As Chief Scientific Officer, Dr. Lieber oversees the work of more than 200 researchers. Under his leadership, Shirley Ryan AbilityLab has more than 150 research studies and clinical trials underway, all of which will benefit its patient populations. The grant portfolio managed by Dr. Lieber comprises more than $152 million. It spans major agencies such as the National Institutes of Health, the Department of Veterans Affairs, the Department of Defense, and the National Institute on Disability, Independent Living, and Rehabilitation Research.
Dr. Lieber’s specific area of expertise is studying the design and plasticity of skeletal muscle. Currently, he is developing state-of-the-art technical and biological approaches to understanding and solving painful and debilitating muscle contractures that result from cerebral palsy, stroke, and spinal cord injury.
He has published more than 350 articles in scientific journals, from the more fundamental journals such as Biophysical Journal and the Journal of Cell Biology to the more applied-science publications such as the Journal of Hand Surgery, Clinical Orthopaedics and Related Research, and Archives of Physical Medicine and Rehabilitation. Throughout his career, Dr. Lieber has won numerous prestigious awards, among them Paul B. Magnuson Award from the U.S. Department of Veterans Affairs for Outstanding Achievement in Rehabilitation Research and Development, 2023; Elsass Foundation Research Prize in Cerebral Palsy, 2023; Fellow, American Institute of Medical and Biological Engineering (AIMBE), 2019; Kappa Delta Award, American Academy of Orthopaedic Surgeons, 2013; Giovanni Borelli Award, American Society of Biomechanics, 2007; The Göteborg University Medal, Sahlgrenska University Hospital, 2007; Fulbright Scholarship (Sweden), 2007; and Kappa Delta Young Investigator Award, American Academy of Orthopaedic Surgeons, 1994.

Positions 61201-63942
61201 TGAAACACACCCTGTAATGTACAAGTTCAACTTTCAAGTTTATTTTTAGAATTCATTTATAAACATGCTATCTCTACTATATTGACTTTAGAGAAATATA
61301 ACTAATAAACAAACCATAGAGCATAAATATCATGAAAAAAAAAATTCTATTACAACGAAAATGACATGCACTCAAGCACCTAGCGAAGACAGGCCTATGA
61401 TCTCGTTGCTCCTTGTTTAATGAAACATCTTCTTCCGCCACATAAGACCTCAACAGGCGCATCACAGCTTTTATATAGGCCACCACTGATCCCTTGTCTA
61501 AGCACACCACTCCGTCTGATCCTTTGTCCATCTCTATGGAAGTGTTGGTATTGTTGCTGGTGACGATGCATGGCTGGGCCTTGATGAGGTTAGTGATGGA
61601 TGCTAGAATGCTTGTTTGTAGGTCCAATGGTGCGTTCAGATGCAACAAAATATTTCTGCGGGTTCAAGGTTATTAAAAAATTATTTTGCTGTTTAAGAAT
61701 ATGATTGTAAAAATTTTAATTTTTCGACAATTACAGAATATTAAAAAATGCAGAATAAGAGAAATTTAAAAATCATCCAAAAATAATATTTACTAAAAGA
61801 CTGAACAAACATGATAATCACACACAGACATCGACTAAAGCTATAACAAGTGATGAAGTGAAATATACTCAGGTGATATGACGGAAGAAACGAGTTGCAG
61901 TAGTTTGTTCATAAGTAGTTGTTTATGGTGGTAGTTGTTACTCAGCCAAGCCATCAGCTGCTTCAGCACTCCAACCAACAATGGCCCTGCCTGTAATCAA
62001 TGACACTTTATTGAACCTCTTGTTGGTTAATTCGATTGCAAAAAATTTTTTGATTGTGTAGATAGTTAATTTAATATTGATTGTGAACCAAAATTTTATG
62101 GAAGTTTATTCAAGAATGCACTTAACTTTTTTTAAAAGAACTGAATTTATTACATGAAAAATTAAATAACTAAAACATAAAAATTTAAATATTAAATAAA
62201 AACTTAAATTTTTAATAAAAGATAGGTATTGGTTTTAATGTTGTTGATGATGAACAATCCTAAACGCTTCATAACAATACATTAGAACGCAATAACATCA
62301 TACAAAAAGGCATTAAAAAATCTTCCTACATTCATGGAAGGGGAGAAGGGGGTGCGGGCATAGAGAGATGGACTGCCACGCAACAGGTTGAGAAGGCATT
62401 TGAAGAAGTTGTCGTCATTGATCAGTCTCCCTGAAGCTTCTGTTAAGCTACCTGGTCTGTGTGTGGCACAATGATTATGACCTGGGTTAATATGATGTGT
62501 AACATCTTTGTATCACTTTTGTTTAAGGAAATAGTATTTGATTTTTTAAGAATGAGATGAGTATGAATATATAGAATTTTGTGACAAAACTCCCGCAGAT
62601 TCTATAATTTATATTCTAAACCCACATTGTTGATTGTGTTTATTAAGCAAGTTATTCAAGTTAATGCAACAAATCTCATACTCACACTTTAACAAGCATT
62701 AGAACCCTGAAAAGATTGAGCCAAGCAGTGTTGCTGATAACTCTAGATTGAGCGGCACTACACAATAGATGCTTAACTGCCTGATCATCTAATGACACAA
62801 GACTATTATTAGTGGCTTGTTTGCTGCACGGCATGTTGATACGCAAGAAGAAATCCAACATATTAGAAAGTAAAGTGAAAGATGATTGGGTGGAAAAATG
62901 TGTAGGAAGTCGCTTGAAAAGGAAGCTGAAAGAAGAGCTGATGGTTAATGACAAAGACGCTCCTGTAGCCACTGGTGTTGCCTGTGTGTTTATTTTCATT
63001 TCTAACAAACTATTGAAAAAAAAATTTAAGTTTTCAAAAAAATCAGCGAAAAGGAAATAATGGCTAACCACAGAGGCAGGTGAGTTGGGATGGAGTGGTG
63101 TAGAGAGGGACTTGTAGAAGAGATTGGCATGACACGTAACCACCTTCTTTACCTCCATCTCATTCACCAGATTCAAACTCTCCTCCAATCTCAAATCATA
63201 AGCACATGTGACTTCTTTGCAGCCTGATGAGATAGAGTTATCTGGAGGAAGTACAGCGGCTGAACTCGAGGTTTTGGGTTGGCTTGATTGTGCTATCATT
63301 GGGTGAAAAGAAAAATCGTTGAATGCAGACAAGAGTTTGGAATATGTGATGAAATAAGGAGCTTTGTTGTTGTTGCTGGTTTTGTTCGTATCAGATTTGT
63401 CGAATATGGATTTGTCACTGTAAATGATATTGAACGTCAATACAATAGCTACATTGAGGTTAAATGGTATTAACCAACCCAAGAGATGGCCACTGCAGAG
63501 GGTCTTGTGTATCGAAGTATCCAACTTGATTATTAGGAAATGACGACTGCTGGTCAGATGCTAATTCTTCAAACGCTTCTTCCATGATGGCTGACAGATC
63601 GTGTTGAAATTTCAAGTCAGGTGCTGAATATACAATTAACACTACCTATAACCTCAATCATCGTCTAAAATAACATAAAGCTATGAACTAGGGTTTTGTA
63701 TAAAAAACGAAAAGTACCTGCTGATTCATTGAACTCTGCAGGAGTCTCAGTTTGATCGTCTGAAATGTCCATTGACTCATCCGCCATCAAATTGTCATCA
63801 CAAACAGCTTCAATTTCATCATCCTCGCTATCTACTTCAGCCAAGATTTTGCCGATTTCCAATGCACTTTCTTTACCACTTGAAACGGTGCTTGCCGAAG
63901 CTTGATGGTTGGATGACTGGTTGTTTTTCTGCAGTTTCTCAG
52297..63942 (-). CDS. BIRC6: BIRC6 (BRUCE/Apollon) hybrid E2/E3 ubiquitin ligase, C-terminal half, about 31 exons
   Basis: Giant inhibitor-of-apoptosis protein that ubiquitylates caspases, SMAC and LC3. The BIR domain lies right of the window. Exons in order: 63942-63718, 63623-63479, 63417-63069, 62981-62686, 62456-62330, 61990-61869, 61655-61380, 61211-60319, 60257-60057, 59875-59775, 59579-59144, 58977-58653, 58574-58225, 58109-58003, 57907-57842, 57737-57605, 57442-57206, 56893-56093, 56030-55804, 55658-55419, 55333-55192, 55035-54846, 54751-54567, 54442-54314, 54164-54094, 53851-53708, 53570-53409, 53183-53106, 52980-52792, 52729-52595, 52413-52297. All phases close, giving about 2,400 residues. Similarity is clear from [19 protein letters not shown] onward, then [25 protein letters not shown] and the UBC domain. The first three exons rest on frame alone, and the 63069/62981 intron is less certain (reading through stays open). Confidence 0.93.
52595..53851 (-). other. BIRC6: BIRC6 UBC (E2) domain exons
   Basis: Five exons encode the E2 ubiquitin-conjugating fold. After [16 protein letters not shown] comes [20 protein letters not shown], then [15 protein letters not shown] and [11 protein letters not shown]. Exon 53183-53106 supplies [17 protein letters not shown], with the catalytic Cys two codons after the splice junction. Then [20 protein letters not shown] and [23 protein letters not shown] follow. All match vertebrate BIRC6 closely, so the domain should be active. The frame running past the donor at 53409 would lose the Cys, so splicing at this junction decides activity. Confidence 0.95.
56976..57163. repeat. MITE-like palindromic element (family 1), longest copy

The National Institutes of Health have supported Dr. Lieber’s laboratory in investigator-initiated and center grants for over 40 years. He is a Senior Research Career Scientist in the U.S. Department of Veterans Affairs, receiving support from the Rehabilitation Engineering Research and Development service. He is also a Professor of Physical Medicine & Rehabilitation, Biomedical Engineering, and Neuroscience at Northwestern University.
Prior to joining Shirley Ryan AbilityLab, Dr. Lieber was Professor and Vice Chairman of the Department of Orthopaedic Surgery at the University of California, San Diego (UCSD), and Principal Investigator of the San Diego Skeletal Muscle Research Center — an NIH-funded center designed to leverage muscle expertise on behalf of patients in the San Diego community. He earned his doctorate in Biophysics, with a minor in Electrical Engineering, from the University of California, Davis, where he also earned a BS in Physiology. He earned his MBA from the Rady School of Management at UCSD.